• Draw eight new notes and repeat the process with team B.
  • Once team B's eight notes are complete, draw a new set of eight and begin where team A left off.
  • Repeat this process until everyone on each team has had a chance to name a note.
  • This activity can be extended by:
    • removing the reference notes on the board
    • changing the note values of the notes you draw.

Students will:

Students will:

  1. draw the following bass clef, time signature and bar lines on manuscript paper (staff) in their book, in pencil.
Image: Bass clef and timing notation
  1. notate the two-bar ostinato (above the staff) that they composed for the non-melodic percussion sequence. Alternatively, the teacher can write a two-bar rhythm on the board for the class to copy.
  2. copy their rhythm onto the staff, as notes of the C Major scale:
  3. the C Major scale is eight notes in alphabetical order from one C up to the next C.
  4. start and end on either low C or middle C. Notes can be used in any order or repeated.
  5. try and move in steps (pitches close together) rather than leaps (pitches far apart), as this will sound nicer.
  6. ensure that the rhythm of the pitches on the staff matches the rhythm written above (including the addition of any rests).
  7. the end result should look similar to below (with students' own rhythm and pitch).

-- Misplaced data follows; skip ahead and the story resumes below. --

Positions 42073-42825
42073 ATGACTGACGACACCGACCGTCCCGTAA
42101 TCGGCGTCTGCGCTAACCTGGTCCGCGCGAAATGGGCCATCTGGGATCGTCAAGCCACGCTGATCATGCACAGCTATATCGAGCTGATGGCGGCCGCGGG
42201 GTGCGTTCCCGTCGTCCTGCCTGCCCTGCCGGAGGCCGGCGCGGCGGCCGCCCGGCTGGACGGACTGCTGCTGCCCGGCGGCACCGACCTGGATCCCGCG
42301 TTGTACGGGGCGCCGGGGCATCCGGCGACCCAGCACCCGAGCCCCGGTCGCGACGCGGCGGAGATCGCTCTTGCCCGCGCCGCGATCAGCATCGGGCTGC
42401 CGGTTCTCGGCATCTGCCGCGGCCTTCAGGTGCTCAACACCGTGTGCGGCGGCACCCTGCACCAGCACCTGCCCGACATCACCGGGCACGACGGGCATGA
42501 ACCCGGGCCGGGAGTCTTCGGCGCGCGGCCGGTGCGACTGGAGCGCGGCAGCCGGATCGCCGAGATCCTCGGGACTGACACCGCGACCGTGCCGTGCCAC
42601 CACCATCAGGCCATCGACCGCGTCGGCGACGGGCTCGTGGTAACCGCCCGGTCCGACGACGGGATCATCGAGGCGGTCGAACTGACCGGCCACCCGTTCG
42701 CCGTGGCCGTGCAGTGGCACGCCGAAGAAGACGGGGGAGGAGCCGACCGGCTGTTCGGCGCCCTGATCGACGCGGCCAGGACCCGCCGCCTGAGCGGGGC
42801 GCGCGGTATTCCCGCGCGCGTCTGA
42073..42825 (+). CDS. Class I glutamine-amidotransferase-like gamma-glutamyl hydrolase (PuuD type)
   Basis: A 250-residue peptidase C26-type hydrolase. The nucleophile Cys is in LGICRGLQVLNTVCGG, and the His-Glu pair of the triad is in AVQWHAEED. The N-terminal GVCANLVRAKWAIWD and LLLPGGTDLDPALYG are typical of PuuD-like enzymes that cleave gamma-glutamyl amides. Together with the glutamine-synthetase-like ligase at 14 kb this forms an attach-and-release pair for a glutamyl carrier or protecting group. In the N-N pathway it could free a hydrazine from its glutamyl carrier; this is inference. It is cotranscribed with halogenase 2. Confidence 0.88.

Image: Rythm and pitch notation for bass clef

Students will:

  • understand note values and their groupings for composition
  • learn how to read notation in the bass clef
  • learn and utilise metalanguage
    • bass clef - the sign at the beginning of each line of staff that indicates notes to be played from middle C and below (to the left)
    • staff/manuscript - the five parallel lines upon which notes are written
    • scale - series of 7 letter names in alphabetical order upon which pieces and songs are based.



Students could:

  • compose four or six bar compositions
  • create complex rhythms upon which to base their C Major piece
  • play their composition on the keyboard or a melodic percussion instrument
  • transcribe their composition into a music software program such as Finale or Sibelius.

Life skills


  • LS 6 a student experiments in representing and recording musical sounds.

Students could:

  • insert notes onto a pre-written two bar score with rhythm above
  • complete the gap-fill exercise - bass based on notes of the bass clef.


Formative feedback - student participation in-class activities.

Students can assess their level of understanding by playing the following online game

  • Bass Clef game Players have two minutes to name as many bass clef notes as they can. Sign in to save results.

Summative feedback - this unit can conclude with an extended version of activity 5, for assessment.


Please note:

Syllabus outcomes and content descriptors from Music 7–10 Syllabus (2003) © NSW Education Standards Authority (NESA) for and on behalf of the Crown in right of the State of New South Wales, 2017.